Walt Disney (NYSE:DIS) CEO Bob Iger is reportedly about to take a much-needed axe to the media conglomerate’s bloated payroll, which has swelled in recent years following its $8 billion acquisition spree since 2009 that has added Marvel Entertainment and LucasFilms.
Reports indicate that the layoffs are going to hit the movie studio — which has been hurt by box-office bombs such as Mars Needs Moms and John Carter — along with home entertainment, production and marketing. The cuts are a follow-up to Iger’s 2012 order for an internal audit to identify areas of redundancy, according to Variety.
“While Disney is coming off one of its best years — profits were up 18% to $5.7 billion in fiscal 2012, which ended Sept. 29 — Iger still believes there are more ways to run Disney more efficiently,” Variety reports.
Even a cursory review of the company’s financial data shows that he’s right.
According to data from Reuters, the Burbank, Calif.-based company earns $258,072 in revenue for each of its approximately 166,000 employees, and $36,687 on a net income basis. Comcast (NASDAQ:CMCSA), which employs about 129,000, does much better, generating $485,039 in sales and $60,969 in profit — and even then, it has reportedly been slashing costs at its NBCUniversal media and theme park business for weeks.
Smaller media companies also perform much better on this metric than Disney. Viacom (NASDAQ:VIAB) earns $1.34 million in revenue and $229,352 in profit from each of its approximately 9,800 employees. Time Warner (NYSE:TWX) gets $844,971 in revenue and $88,706 in net income from its 31,000 workers, and News Corp (NASDAQ:NWSA) generates $715,271 in revenue and $88,500 in net income from its 48,000 full-time employees.
Keep in mind that these numbers are skewed given that Disney has been bulking up in recent years, while rivals such as Time Warner have slimmed down — in TWX’s case, by getting rid of businesses it no longer sees as core, such as music and cable television. That’s why Disney’s decision to shutter the game development business at LucasFilms needs to be seen in a broader context.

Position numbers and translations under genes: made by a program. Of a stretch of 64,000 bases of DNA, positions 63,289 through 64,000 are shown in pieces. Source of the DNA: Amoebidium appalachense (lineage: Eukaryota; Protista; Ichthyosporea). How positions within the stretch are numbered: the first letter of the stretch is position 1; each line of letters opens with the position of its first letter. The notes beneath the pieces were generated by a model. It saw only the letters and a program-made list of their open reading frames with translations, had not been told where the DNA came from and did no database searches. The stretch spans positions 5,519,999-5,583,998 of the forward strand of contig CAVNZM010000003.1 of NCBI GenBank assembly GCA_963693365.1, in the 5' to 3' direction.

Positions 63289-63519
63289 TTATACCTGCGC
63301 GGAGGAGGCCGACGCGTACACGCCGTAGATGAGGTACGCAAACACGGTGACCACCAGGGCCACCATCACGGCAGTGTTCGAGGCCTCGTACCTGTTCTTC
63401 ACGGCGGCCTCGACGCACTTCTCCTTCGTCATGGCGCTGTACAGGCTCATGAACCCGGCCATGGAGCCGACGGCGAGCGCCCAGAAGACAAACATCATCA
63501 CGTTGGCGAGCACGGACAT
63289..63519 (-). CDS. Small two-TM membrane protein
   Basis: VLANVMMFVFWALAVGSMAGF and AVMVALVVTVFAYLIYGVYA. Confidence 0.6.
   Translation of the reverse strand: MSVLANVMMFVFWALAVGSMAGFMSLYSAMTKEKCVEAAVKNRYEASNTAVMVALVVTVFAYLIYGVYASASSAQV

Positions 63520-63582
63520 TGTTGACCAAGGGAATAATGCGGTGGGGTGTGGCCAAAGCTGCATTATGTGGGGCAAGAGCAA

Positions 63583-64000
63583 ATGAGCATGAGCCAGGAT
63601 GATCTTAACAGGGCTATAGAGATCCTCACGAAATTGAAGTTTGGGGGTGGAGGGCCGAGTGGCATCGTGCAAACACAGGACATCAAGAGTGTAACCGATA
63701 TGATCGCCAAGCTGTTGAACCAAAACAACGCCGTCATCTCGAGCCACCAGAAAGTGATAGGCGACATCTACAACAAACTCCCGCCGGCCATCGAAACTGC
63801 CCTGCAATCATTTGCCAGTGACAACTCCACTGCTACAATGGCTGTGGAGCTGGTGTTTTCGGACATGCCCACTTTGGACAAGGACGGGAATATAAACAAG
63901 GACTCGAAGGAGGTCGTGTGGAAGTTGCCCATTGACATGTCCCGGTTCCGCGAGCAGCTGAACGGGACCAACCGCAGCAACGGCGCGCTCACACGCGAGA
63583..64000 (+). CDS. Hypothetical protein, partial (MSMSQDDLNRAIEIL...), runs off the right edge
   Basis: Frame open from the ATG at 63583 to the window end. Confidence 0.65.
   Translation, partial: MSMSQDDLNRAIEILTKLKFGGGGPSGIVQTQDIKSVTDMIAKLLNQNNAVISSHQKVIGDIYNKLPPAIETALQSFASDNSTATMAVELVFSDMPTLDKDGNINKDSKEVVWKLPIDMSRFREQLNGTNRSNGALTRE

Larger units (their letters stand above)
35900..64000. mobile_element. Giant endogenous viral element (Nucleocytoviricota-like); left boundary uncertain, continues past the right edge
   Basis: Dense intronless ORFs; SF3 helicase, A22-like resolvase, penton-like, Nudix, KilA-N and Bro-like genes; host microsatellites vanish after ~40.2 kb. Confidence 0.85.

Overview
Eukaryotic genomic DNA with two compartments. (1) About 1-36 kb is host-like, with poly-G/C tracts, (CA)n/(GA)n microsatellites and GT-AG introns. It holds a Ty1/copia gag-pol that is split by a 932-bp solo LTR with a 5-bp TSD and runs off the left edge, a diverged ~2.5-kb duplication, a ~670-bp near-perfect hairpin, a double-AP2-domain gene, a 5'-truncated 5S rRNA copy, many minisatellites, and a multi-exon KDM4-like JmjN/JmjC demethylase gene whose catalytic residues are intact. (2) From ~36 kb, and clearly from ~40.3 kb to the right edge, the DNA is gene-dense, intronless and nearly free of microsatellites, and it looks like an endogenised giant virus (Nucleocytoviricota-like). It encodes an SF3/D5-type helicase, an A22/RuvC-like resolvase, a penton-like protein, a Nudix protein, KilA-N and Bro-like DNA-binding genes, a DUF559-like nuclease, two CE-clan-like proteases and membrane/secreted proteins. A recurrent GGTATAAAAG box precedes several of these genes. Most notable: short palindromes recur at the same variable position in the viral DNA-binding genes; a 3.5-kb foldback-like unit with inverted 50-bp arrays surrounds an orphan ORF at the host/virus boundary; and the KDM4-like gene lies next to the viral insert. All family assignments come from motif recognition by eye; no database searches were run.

Time Warner will slim down further when it finally jettisons its moribund Time Inc. magazine business. And although CEO Rupert Murdoch had to be cajoled into doing it, News Corp plans to separate the publishing division that’s close to the Australia-born tycoon’s heart from its more lucrative broadcast and cable television businesses. Given the company’s recent acquisition history, Disney probably won’t follow its rivals down this path, which means that cost-cutting will become the new mantra at the Mouse House.
Shares of Disney have risen 32% over the past year, which is nothing to complain about … except that its peers, such as Time Warner (57%) and News Corp (53%), have done much better. Even Comcast — whose cable business Wall Street seems to think is always threatened with extinction — did slightly better, gaining 39%.
Disney trades at a price-to-earnings multiple of 18.63, a five-year high, so there is no big sense of urgency to buy the stock now. However, the company should be kept on investors’ radar screens in the event of a pullback.
Disney’s Theme Parks division should do fine as long as the economic recovery doesn’t go too far off the rails. The same holds true for its cable channels such as ESPN. The company’s Oz The Great And Powerful has proven impervious to critical barbs and has done well at the box office, generating more than $198 million in sales. Iron Man 3, the latest chapter in the franchise, and The Lone Ranger, which stars Johnny Depp, should resonate with audiences, too.
Even when things don’t go well, Disney always has a knack for coming back when investors don’t expect it.
As of this writing, Jonathan Berr did not hold a position in any of the aforementioned securities. Follow him on Twitter @jdberr.